Toddlers and Tiaras, and Tatas?

On the latest episode of Toddlers and Tiaras on TLC, a four year old contestant wore breast and buttocks enhancements in order to look like Dolly Parton. Is it just me or is this so wrong on so many levels?!

Full disclosure: I find “reality” TV shows appalling. I guess they are popular because people like watching train wrecks. They are certainly popular with networks because they are inexpensive to produce and there is a never-ending stream of people who are willing to appear to have their moment in the limelight. But personally, I wonder why people still watch TV given the low level of what is considered “entertainment” these days!

I am particularly bothered by Toddlers and Tiaras because this reality show exploits children for the sake of ratings. But it is not just TLC to blame. The beauty pageant industry is also to blame, for placing a value on dressing girls up in inappropriate clothing for their age and little girls winning contests based on how they look in a swimsuit or evening gown or wearing fake breasts and buttocks to perform in the “talent” portion of the pageant. But, ultimately, I blame the children’s parents for being willing to exploit their children for money and exposure.

It isn’t news that our girls are growing up too fast, or that the entertainment industry (TV, magazines, female musicians and actresses to name a few) purposefully encourages adult behavior in girls who are too young to dress or act that way. Having a daughter of my own, I know it is a daily struggle to let our daughters be little girls and enjoy childhood–being a kid is a pretty good life–and we have plenty of time to be adult women!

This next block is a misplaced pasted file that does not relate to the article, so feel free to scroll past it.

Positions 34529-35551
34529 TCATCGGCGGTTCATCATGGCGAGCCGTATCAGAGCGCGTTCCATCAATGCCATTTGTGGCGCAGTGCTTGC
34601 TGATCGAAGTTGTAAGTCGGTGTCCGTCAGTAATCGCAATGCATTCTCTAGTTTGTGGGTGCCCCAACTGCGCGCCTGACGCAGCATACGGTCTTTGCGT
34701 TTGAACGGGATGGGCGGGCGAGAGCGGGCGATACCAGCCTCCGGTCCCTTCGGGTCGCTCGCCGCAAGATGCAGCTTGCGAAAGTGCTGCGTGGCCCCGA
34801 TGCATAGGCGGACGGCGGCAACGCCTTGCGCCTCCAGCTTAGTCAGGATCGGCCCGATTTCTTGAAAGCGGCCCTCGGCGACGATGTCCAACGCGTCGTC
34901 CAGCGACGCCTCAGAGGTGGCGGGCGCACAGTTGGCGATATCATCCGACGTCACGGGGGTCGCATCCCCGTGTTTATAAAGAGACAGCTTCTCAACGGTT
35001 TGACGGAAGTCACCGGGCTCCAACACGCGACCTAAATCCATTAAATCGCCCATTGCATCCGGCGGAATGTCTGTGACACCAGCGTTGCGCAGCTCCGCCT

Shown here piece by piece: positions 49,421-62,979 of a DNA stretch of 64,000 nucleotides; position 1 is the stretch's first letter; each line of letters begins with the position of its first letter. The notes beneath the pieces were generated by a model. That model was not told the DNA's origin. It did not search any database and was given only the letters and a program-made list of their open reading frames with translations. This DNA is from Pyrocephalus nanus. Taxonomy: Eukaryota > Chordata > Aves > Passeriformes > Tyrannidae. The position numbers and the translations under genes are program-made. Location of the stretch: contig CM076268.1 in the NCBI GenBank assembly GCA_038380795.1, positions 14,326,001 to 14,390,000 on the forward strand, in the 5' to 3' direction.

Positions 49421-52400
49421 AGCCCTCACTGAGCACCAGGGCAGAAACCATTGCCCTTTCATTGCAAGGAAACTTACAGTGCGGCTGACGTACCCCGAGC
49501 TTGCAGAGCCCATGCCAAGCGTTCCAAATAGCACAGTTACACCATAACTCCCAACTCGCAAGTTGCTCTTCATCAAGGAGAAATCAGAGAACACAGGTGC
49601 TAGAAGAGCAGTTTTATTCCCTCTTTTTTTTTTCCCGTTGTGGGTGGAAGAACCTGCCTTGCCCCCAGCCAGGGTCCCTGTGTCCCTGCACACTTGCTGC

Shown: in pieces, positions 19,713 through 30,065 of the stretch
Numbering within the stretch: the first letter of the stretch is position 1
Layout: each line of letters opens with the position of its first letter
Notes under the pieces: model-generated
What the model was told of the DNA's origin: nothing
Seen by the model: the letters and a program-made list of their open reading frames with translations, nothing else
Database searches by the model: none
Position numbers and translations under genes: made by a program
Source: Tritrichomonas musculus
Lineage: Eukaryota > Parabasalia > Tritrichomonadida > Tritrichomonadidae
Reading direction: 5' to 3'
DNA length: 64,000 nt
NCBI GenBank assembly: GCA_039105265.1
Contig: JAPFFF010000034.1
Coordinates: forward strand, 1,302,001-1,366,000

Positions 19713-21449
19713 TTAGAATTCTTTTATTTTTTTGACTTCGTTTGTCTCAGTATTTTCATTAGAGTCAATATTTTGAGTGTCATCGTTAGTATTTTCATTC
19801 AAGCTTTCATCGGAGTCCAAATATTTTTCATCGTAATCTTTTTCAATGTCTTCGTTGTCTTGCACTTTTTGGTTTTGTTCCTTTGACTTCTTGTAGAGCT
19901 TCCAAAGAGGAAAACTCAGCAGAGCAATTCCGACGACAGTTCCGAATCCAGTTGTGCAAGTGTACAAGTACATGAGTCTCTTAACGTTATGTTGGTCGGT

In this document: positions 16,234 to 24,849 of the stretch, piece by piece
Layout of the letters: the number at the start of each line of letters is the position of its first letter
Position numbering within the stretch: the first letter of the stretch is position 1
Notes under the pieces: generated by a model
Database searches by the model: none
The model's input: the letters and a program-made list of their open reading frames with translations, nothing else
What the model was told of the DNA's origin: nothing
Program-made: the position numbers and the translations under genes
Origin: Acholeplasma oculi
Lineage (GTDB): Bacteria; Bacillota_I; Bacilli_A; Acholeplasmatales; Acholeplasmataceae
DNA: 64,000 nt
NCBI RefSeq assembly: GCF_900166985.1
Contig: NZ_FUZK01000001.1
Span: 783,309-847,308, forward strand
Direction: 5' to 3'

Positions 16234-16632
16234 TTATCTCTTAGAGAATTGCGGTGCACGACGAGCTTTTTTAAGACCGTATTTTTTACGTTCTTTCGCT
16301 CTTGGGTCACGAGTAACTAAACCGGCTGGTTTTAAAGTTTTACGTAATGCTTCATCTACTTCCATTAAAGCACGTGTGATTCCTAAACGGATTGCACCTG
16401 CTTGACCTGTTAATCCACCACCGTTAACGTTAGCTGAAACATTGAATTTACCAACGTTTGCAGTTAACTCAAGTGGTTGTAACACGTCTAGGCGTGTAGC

There are endless examples of girls “growing up too fast” and there are adverse consequences. Childhood is a time to learn about the world, explore, pretend, imagine, and create in a safe vaccuum of innocence. Bypassing those critical life experiences and developmental stages by trying to dress, act, and be treated like an adult leaves these children lacking important life skills that help them be confident and successful adults. And, testing out adult behaviors without the maturity to make good decisions can also have lifelong consequences.

I am sure, despite the protesting, TLC and other networks will continue to air their programs that send the wrong message to young girls. The solution to this problem is not with sending angry letters to network executives. It lies in every one of our living rooms–parents need to turn these shows off and teach our children to celebrate and enjoy being a kid!

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